Four boys are sent, for different reasons, to a Military Academy. The life of discipline asks a lot of the four geeks. Of course these boys know how to make a party out of the hard times. Will they be "real men" after one year.
A multimillionaire, whose son and daughter are gay, leaves a will with one clause: His children will inherit his money only if at least one of them produces him a grandchild within a year of his death.
Robert Downey Sr.
Robert Downey Jr.,
In an era when Dick, Jane, and discipline ruled America's schools, Albert Cullum allowed Shakespeare, Sophocles, and Shaw to reign in his fifth grade public school classroom. Through the ... See full summary »
A documentary filmmaker, who has spent the last 15 years making films like "Aluminum: Our Shiny Friend," is finally given the chance to make the documentary on Indian farming he has always ... See full summary »
An experimental, ludicrous, plotless, absurd, surreal comedy. It is seemingly intentionally impossible to understand. It leaps from scene to scene, world to world, with recurring names and ... See full summary »
Robert Downey Sr.
Downey takes his camera and microphone onto the streets (and into some bedrooms) for a look at Manhattan's singles scene of the late sixties. Of course, that's not all: No More Excuses cuts... See full summary »
Robert Downey Sr.
Robert Downey Sr.,
This puber-comedy is a kind of mixture between "Animal House" and "Police Academy". Four boys are sent, for different reasons, to the Sheldon R. Wienberg Military Academy. The life of discipline asks a lot of the four geeks. Of course these boys know how to make a party out of the hard times. Will they be "real men" after one year?Written by
During the soccer game when Liceman has the ball, he shoves a kid - with a number "1" on his jersey - onto the ground. In the next shot, Sisson is helping the kid up but instead his jersey now has a "3" on it. See more »
Tickle your ass with a feather?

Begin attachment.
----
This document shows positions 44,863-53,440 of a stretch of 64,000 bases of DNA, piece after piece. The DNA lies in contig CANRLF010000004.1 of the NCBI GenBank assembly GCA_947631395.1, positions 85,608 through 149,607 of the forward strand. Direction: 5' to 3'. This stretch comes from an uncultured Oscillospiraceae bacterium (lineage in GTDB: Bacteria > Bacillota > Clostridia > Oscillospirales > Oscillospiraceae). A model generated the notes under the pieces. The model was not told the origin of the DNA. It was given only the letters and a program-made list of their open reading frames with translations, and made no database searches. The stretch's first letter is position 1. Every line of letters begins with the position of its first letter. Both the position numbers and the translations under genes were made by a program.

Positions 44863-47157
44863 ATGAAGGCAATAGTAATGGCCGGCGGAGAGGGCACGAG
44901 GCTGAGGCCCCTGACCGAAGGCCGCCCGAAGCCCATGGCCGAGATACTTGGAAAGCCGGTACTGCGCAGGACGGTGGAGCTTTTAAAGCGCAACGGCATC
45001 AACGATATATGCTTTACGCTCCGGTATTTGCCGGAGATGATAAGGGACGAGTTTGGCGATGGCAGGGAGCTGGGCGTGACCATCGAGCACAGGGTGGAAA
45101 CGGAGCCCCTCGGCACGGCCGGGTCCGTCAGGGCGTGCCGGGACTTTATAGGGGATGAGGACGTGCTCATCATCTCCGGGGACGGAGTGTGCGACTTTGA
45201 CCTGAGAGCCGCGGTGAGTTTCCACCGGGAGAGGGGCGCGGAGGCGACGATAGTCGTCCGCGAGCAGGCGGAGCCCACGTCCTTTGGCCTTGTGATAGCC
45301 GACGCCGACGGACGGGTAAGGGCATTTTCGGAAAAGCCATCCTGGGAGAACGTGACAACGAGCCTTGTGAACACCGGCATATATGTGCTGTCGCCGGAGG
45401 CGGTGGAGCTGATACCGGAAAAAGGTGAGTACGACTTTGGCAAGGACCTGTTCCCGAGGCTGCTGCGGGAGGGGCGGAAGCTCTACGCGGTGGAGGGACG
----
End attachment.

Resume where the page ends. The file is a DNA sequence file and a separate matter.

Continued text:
I beg your pardon?
It's particularly nasty weather.
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The end credits show the opening credits sequence in reverse (the toy soldiers are falling up instead of down). See more »
The film was originally presented by Mad Magazine and included scenes featuring a live-action version of Mad's character Alfred E. Neuman. Mad publisher William M. Gaines was however so disappointed with the movie that he later paid $30,000 to Warner Home Video to have them remove all the scenes featuring Neuman and all references to the magazine from the video release of the film. Reportedly, Warner later refunded the money after it was discovered that copies of the video distributed outside the USA didn't include the required cuts. See more »
A screwball, sophomoric, made-on-a-shoestring fluff-of-a-cheapo by the mentally 'very questionable' folks over at Mad Magazine, this hum-dinger of a bomb was Ralph 'Karate Kid' Macchios' feature film debut.
As lame, dunced-up and pointy-headed as this flick is, on a slow night [reeeeeeally slow!], I can't seem to stop myself from pulling this one off the shelf, now and again and vegging out in front of it with a bag of chips, a cold drink and a box of rotten fruit for throwing!
Check out Ralphs 'New Yawk by-way-of-corner store' drawl; check out the smoldering munitions insctrutor [by way of lovely Barbara Bach] who knows her way around a fully loaded 'weapon'! Check out the young misanthrope rejects from a geek festival who become Ralphs cohorts in misadventure in this dust bin disaster and most of all...most of all, sit up straight for the over starched commandant when he's on screen or you may get a stiff "DO IT AGAINNNNNN!" reproach from him! He's a very disturbed egg that one! And in need a a very BIG pill!.
Dumb as this movie is, it's one of those i keep coming back to because it's lovable, way [WAY!] off the quirk-meter and just a friggin' hoot!
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